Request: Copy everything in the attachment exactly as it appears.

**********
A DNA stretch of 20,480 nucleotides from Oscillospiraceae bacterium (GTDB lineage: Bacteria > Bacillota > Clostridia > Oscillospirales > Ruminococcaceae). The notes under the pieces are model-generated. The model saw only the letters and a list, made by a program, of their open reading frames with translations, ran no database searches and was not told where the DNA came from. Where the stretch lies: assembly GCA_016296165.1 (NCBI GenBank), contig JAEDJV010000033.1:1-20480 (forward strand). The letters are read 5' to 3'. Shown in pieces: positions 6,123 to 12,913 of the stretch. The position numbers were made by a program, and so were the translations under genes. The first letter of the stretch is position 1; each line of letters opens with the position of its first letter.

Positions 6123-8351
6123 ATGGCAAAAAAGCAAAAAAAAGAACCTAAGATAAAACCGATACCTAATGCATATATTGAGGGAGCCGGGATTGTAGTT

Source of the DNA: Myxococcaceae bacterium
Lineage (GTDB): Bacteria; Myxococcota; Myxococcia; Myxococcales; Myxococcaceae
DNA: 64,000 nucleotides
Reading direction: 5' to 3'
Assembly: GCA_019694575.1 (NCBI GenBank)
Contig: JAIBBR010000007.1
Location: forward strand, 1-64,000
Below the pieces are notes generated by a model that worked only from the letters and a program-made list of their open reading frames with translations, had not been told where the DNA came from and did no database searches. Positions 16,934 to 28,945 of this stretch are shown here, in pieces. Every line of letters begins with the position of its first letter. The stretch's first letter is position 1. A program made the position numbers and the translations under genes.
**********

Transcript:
A DNA stretch of 20,480 nucleotides from Oscillospiraceae bacterium (GTDB lineage: Bacteria > Bacillota > Clostridia > Oscillospirales > Ruminococcaceae). The notes under the pieces are model-generated. The model saw only the letters and a list, made by a program, of their open reading frames with translations, ran no database searches and was not told where the DNA came from. Where the stretch lies: assembly GCA_016296165.1 (NCBI GenBank), contig JAEDJV010000033.1:1-20480 (forward strand). The letters are read 5' to 3'. Shown in pieces: positions 6,123 to 12,913 of the stretch. The position numbers were made by a program, and so were the translations under genes. The first letter of the stretch is position 1; each line of letters opens with the position of its first letter.

Positions 6123-8351
6123 ATGGCAAAAAAGCAAAAAAAAGAACCTAAGATAAAACCGATACCTAATGCATATATTGAGGGAGCCGGGATTGTAGTT

Source of the DNA: Myxococcaceae bacterium
Lineage (GTDB): Bacteria; Myxococcota; Myxococcia; Myxococcales; Myxococcaceae
DNA: 64,000 nucleotides
Reading direction: 5' to 3'
Assembly: GCA_019694575.1 (NCBI GenBank)
Contig: JAIBBR010000007.1
Location: forward strand, 1-64,000
Below the pieces are notes generated by a model that worked only from the letters and a program-made list of their open reading frames with translations, had not been told where the DNA came from and did no database searches. Positions 16,934 to 28,945 of this stretch are shown here, in pieces. Every line of letters begins with the position of its first letter. The stretch's first letter is position 1. A program made the position numbers and the translations under genes.